Melendez v. Commissioner Of Correction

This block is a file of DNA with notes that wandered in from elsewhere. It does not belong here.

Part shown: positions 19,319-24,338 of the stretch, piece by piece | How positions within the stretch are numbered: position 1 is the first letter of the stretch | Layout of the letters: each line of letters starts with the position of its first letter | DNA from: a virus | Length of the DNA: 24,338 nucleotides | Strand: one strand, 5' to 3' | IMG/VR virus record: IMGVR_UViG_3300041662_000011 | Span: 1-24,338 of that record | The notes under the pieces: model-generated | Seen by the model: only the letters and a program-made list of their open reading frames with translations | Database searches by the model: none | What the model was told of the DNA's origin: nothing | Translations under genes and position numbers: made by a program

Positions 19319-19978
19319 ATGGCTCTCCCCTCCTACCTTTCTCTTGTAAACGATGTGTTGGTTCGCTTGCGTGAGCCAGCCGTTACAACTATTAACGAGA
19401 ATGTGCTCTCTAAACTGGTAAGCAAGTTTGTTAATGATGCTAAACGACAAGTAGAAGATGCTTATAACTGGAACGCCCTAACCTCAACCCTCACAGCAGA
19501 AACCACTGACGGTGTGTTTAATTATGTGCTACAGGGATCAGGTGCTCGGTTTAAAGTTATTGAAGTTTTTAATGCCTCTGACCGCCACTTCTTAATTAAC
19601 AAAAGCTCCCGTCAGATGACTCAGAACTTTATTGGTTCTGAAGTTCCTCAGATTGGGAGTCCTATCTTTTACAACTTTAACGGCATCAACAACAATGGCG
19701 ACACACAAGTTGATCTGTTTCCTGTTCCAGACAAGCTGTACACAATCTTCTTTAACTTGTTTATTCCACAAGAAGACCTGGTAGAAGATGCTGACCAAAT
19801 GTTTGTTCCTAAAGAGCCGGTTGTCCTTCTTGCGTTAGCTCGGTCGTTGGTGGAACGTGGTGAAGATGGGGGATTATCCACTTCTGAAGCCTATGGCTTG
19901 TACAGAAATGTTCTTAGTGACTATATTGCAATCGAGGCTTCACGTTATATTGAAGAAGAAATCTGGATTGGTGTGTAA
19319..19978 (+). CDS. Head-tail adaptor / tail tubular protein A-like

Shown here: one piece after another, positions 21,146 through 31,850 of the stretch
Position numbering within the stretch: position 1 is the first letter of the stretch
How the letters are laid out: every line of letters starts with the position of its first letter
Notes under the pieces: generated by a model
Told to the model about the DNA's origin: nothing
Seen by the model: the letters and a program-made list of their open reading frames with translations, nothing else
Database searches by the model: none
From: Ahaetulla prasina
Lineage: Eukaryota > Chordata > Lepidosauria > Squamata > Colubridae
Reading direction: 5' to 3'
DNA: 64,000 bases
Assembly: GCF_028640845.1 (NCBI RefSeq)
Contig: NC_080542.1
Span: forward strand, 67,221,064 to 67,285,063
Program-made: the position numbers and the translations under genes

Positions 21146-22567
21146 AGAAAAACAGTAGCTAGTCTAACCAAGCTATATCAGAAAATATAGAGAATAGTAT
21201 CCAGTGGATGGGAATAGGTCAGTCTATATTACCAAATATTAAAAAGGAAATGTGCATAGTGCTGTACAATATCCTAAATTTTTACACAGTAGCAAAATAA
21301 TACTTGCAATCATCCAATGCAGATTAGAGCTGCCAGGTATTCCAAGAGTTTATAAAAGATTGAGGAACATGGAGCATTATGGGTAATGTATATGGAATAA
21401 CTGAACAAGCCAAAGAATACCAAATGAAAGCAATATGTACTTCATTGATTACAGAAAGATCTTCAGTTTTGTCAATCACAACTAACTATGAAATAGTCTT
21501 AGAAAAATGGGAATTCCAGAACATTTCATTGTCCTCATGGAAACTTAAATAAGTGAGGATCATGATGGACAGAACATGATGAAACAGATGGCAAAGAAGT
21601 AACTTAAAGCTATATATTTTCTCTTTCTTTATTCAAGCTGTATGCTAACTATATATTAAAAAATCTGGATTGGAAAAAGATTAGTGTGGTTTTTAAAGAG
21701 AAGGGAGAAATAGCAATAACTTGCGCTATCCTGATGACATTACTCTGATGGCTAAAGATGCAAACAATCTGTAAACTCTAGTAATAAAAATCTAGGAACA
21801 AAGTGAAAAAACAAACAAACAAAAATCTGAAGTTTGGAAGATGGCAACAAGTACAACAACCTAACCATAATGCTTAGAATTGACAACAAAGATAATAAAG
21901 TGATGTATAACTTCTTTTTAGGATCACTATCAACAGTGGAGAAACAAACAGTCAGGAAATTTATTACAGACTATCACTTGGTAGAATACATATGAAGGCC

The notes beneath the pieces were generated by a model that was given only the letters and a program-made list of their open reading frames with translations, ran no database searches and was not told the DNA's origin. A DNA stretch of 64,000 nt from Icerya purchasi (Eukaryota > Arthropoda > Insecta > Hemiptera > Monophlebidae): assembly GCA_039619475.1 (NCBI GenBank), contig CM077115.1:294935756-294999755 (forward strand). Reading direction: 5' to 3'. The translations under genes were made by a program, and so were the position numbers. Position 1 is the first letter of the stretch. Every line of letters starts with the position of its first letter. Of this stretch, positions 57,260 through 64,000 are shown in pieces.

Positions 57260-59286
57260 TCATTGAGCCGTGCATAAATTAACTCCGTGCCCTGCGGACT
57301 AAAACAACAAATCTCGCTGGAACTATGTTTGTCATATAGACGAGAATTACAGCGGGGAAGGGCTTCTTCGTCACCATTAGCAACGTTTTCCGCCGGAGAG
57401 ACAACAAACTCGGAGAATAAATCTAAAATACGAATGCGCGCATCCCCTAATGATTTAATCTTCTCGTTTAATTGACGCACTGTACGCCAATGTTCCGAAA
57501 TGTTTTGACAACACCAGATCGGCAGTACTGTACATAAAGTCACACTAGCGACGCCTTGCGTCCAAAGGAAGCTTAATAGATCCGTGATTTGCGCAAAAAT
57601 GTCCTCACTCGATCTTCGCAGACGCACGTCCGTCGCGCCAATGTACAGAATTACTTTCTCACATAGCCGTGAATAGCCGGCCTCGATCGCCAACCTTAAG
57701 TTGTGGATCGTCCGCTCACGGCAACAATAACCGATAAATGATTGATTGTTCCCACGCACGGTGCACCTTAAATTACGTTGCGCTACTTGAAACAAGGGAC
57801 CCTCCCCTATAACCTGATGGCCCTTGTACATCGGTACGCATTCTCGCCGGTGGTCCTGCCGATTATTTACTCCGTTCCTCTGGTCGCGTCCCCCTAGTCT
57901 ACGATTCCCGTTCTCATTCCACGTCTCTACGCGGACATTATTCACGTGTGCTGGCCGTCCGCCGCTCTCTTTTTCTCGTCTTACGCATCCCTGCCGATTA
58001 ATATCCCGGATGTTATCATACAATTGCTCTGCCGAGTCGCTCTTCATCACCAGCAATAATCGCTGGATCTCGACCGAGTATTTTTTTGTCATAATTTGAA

Under Connecticut General Statutes §52-80, if a hearing on an issue of fact has commenced, the action cannot be withdrawn without the court's permission. Oscar Melendez, convicted of murder, withdrew his first petition for a writ of habeas corpus and filed a second petition, amended to allege ineffective assistance of trial counsel. On the day trial was to commence, the court asked about preliminary matters. Melendez stated that he wanted to "withdraw," because his habeas counsel had not effectively communicated with him. He explained that he did not want to withdraw the "whole habeas in totality, but it's withdrawing from my attorney…" The court, interpreting his statements as a request to discharge counsel and to continue the case, denied the request. The court asked counsel if he wanted to call witnesses. Melendez continued making statements. His counsel indicated that he believed his client wished to withdraw. The court again addressed the petitioner, canvassed him and ultimately ruled that it would not accept the withdrawal, finding it not voluntary. The court did not want to force the petitioner to withdraw his petition. The court proceeded with the trial. Melendez, the only witness his counsel intended to call immediately, refused to testify. With no evidence presented to prove the claims, the court denied the habeas petition and denied certification to appeal. Melendez appealed, claiming that the court erred in denying his petition for certification to appeal and committed plain error in refusing to grant his request for withdrawal because he had an absolute right to withdraw his petition under C.G.S. §52-80. The Appellate Court affirmed the judgment. The petitioner did not raise his claim regarding C.G.S. §52-80 before the habeas court and did not raise his claim of plain error in his petition for certification to appeal. The habeas court could not abuse its discretion in denying the petition for certification to appeal about matters never raised. Reversal was not warranted under the plain error doctrine. It was unclear whether a "hearing on the merits" had commenced when the request to withdraw the habeas petition finally was denied, after the court called for the first witness. If error occurred, it was not plain error, as it was not clear and obvious from the record what the petitioner was requesting.